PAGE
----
Whistleblowing statutes protect workers who come forward and disclose protected activities and safety hazards from being retaliated against by their employers.
The Occupational Safety and Health Administration (OSHA) is responsible for enforcing at least 22 federal whistleblower statutes currently on the law books in the U.S. OSHA data shows that railroad workers came forward and filed at least 2,000 whistleblower complaints between 2007 and 2015. The allegations that they made shed light on many of the problems that plague the rail industry.
Safety hazards rail workers face
OSHA’s data shows that at least one-half of the whistleblower complaints reported to either the U.S. Department of Labor or OSHA stem from rail companies retaliating against their workers for reporting job-related injuries.
The federal regulatory agency’s data shows that claims filed against either Burlington Northern Santa Fe Railway Company (BNSF) or Union Pacific are significantly higher than those for other rail companies. Some examples of injury-related retaliation that have emerged from this industry include:
- A BNSF employee alleged in their 2013 whistleblower claim that the rail company went out of its way to issue demerits to workers who reported their work-related injuries.
- In 2010, a BNSF veteran employee tasked with maintaining a rail crossing suffered a fractured tibia after a wood plank struck him while on the job. His employer accused him of being inattentive after reporting his injury before suspending him from his role.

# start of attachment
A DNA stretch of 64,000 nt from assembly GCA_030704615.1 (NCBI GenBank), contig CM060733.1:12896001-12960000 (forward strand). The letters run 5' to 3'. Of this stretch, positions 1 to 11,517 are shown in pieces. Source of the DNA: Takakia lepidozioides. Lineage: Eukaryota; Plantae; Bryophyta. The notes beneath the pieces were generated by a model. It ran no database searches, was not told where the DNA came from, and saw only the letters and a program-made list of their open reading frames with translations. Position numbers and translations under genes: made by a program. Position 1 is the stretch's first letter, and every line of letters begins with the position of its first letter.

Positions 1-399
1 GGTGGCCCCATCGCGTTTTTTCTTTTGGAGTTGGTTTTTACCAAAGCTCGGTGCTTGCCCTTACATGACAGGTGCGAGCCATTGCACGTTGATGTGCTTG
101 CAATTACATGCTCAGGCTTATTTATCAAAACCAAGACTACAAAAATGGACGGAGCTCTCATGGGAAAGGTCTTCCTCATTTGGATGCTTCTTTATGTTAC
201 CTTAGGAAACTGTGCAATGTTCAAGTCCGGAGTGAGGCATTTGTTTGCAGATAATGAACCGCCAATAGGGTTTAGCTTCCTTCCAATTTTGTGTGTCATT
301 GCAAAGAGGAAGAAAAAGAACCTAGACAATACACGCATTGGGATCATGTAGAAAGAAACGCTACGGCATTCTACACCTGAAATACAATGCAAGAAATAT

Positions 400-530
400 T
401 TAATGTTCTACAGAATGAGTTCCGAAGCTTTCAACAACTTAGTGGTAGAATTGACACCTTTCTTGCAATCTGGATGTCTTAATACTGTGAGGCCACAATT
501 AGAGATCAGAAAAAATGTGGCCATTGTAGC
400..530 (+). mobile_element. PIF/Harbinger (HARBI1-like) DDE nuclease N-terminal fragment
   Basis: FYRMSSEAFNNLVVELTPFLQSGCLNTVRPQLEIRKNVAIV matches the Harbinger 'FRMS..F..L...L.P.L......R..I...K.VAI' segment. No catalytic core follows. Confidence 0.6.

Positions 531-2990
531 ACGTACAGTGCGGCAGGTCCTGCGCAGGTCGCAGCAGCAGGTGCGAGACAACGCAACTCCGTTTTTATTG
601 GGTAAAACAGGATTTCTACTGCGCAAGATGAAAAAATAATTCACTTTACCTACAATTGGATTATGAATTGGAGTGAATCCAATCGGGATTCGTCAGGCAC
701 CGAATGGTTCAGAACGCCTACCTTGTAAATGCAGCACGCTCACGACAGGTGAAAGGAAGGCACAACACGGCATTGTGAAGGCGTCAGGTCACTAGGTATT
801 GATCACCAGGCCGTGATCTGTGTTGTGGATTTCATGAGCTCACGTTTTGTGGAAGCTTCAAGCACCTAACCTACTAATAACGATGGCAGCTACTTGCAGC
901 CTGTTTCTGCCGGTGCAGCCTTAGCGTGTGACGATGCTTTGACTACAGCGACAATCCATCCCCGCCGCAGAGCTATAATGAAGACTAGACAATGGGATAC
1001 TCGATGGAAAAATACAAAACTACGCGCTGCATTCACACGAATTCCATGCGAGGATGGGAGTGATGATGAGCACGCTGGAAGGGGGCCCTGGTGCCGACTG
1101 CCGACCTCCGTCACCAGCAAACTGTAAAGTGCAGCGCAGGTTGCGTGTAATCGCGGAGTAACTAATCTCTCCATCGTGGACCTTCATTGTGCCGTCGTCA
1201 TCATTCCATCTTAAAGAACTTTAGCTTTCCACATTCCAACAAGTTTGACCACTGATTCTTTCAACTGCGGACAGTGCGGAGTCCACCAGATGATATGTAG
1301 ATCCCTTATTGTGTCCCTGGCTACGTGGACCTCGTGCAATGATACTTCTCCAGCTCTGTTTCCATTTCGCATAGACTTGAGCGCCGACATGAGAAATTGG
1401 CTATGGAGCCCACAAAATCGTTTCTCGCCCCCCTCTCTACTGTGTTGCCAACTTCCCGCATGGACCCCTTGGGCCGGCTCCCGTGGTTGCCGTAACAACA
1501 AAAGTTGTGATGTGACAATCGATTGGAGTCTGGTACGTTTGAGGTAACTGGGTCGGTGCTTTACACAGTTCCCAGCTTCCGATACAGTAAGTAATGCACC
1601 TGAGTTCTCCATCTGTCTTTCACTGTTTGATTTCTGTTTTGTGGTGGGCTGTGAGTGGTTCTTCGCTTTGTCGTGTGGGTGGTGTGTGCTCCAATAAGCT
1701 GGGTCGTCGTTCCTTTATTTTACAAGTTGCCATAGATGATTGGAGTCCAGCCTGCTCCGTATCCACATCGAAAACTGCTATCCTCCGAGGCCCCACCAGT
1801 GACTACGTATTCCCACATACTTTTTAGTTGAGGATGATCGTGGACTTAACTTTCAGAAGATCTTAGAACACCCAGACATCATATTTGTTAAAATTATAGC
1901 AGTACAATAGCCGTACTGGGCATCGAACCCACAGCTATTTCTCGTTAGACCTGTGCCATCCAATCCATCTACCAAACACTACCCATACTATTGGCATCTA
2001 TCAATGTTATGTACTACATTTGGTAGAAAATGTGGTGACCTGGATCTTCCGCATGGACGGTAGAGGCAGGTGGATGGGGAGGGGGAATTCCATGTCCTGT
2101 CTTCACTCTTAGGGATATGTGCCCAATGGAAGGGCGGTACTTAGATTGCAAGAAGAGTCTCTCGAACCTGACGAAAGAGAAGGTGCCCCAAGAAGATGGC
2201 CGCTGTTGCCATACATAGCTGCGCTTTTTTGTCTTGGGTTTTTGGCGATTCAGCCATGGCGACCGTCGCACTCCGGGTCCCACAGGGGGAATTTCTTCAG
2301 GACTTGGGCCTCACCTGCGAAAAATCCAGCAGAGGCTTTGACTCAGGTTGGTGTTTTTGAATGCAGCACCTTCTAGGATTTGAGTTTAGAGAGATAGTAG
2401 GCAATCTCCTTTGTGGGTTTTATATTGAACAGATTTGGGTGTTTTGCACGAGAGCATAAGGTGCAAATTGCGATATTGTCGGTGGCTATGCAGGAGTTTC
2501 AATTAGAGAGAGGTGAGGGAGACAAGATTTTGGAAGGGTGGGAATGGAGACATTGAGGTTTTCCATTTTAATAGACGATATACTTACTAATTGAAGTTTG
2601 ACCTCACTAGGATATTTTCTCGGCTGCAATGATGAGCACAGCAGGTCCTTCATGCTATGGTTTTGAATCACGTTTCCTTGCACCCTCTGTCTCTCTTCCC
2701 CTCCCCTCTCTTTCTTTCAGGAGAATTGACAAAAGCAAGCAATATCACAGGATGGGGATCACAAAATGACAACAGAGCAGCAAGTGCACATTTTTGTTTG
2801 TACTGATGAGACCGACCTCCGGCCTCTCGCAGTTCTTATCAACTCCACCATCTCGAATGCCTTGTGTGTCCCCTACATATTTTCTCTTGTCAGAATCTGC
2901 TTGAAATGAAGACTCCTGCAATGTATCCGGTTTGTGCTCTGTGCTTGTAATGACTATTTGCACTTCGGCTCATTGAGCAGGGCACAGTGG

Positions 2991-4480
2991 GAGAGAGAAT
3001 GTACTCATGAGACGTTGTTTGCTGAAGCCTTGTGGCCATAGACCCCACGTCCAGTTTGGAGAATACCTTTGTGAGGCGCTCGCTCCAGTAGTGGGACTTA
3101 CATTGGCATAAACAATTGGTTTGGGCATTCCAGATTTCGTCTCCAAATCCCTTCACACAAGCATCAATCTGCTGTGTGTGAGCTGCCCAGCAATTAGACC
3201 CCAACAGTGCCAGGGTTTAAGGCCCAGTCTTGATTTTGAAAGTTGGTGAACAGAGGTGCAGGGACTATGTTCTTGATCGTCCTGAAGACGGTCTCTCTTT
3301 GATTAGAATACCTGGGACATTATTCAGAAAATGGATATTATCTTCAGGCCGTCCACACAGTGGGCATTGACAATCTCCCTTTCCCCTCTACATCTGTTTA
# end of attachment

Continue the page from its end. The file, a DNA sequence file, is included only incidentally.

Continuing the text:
- A Connecticut-based rail worker recorded a conversation with his Metro-North superiors. They informed him that reporting his injuries may affect his career advancement as they were en route to the hospital with him.
While many rail worker whistleblower claims center around injuries, there are countless other reasons why industry workers file lawsuits against their employers.
Other reasons why rail workers file whistleblower claims
A 2011 Federal Railroad Administration (FRA) report shows that the federal agency received reports of 357 safety violations, 112 of which involved signal systems defects.
OSHA’s data also chronicles how employers regularly retaliate against workers who decline to perform certain activities that violate existing safety regulations or ones who report misuses of rail company funds.
Do you have a valid rail worker whistleblower claim?
It takes a lot of courage to come forward and report an employer’s impropriety. An attorney here in New Haven can help you determine whether your allegations carry significant enough weight to file a whistleblower lawsuit here in Connecticut.